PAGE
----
The Dark Side Of Retirement by Robert Laura

retirement crisis

The Dark Side Of Retirement by Robert Laura

There is a hidden epidemic taking place within the shadows of retirement.  It’s a chilling reality that will impact boomers and their families more deeply than any economic recession or market crash.  The idyllic images of retirement – from long walks on the beach, to worldwide travel, to turning personal memoirs into a best seller – are being transformed into walks down a hospital hallway, seclusion, and obituaries.   It’s the dark side of retirement, where powerful forces such as addiction, mental illness, and suicide are quickly becoming the dominant factors for which boomers need to plan and prepare.

This may seem surprising, but these threats are a direct result of the path boomers blazed over the years.  They were the first generation to engage in the widespread use of recreational drugs, and the first group for which a wide variety of prescription medications were readily available and accepted as treatment for nearly every alignment.   Baby boomers are also at a critical stage in life where stress is mounting due to natural aging, bodily malfunctions, grief, loss and the financial strain that often stems from caring for aging parents and adult children.

Furthermore, this shadowy downside of retirement appears to be exacerbated by the fact that today’s seniors are from a generation that stressed self-reliance … a trait characterized by a reluctance to discuss financial and/or personal and health matters.  This attribute, supported by research, suggests that contemporary seniors tend to blame themselves for their illnesses, don’t want to be a family burden, and worry that treatment will be too costly.  Boomers today face an iceberg style future, where 90% of what really takes place in retirement lies below the surface and out of mainstream conversations and retirement planning.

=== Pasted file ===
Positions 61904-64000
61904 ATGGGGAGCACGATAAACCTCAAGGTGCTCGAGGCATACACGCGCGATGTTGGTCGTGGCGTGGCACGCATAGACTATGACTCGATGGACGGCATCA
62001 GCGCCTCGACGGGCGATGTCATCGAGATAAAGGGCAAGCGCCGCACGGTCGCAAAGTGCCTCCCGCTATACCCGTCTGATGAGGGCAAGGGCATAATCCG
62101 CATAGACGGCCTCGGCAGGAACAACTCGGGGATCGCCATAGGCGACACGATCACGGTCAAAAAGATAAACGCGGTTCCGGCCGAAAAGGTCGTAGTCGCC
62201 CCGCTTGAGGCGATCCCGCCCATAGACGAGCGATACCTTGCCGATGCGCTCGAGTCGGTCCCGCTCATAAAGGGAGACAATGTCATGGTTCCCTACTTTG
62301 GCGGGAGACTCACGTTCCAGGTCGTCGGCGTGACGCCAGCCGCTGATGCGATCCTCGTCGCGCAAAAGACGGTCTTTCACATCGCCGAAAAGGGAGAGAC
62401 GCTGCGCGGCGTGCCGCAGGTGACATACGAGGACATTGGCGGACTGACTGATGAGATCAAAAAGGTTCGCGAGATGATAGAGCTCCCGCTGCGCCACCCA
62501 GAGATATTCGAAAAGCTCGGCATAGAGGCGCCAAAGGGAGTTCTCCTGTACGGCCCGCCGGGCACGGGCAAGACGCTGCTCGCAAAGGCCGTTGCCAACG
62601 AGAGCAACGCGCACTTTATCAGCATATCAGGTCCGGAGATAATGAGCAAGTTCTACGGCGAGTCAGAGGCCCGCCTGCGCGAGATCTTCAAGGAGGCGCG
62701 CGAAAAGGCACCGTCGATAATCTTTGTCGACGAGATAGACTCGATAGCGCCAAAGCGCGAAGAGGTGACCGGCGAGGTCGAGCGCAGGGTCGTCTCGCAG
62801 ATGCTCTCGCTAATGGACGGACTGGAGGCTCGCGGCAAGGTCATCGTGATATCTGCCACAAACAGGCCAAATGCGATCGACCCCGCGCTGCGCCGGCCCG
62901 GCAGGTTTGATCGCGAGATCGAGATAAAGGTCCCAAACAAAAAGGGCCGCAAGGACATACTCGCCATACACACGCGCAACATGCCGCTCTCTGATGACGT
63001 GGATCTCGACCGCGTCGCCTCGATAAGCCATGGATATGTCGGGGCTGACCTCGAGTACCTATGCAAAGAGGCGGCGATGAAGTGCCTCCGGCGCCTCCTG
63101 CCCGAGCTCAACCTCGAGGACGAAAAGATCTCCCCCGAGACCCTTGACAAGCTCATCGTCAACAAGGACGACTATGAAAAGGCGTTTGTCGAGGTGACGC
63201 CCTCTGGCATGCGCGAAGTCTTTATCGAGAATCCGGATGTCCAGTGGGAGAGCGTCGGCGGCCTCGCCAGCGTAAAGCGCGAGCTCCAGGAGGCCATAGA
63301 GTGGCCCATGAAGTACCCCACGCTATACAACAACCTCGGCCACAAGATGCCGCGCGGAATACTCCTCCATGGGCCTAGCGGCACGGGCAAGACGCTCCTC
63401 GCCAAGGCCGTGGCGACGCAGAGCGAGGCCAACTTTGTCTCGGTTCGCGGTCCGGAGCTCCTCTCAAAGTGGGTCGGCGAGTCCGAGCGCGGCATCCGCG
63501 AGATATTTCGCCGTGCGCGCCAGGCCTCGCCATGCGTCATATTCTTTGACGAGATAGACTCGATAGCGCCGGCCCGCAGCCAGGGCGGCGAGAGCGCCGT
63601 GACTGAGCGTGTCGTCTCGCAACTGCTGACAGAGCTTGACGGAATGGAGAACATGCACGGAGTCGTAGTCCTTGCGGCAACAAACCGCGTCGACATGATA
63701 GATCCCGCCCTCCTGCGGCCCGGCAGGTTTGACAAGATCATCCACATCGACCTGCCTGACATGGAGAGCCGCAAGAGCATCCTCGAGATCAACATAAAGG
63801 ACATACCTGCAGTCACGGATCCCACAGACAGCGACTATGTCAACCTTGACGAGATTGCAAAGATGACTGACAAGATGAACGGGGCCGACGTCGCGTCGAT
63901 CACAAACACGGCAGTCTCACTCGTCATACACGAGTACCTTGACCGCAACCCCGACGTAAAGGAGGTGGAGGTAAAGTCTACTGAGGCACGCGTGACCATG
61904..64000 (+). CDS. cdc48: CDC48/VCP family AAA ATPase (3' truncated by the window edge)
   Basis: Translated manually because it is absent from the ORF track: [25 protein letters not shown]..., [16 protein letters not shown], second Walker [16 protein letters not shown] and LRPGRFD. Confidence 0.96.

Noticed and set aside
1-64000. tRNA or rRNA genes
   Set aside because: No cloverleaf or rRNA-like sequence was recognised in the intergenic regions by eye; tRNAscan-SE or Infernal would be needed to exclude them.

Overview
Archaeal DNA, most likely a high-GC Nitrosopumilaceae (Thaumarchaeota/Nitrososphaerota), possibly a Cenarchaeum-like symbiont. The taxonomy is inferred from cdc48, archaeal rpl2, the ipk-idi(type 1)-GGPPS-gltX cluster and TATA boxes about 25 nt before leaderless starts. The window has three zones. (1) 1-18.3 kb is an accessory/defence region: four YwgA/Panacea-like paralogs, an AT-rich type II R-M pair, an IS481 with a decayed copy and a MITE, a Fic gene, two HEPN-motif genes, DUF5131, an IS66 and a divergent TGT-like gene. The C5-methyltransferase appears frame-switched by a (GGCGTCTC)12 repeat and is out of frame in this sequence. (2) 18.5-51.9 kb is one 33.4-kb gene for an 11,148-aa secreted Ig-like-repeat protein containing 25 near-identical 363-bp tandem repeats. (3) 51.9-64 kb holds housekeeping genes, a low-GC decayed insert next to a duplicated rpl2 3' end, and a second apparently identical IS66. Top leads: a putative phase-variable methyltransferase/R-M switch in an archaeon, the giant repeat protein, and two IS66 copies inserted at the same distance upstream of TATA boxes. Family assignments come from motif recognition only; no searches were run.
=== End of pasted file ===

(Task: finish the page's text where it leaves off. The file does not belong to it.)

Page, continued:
The statistics are startling and reveal a dark side of retirement dominated by addiction, depression, and even suicide:

–It is expected that, by 2020, the number of retirees with alcohol and other drug problems will leap 150 per cent to 4.4 million – up from only 1.7 million in 2001.

–According to the Substance Abuse and Mental Health Services Administration, the proportion of older people treated for a combination of cocaine and alcohol abuse tripled between 1992 and 2008.  For this group, cocaine abuse in 2008 was the leading cause of hospital admissions involving drugs (26.2 per cent), with abuse of prescription drugs a close second at 25.8 per cent.

–The National Institutes of Health reports that, of the 35 million Americans age 65 or older, nearly 2 million suffer from full-blown depression.  Another 5 million suffer from less severe forms of this illness.  Women are at a greater risk for depression because of biological factors such as hormonal changes and the stress that comes with maintaining relationships or caring for loved ones or sick children.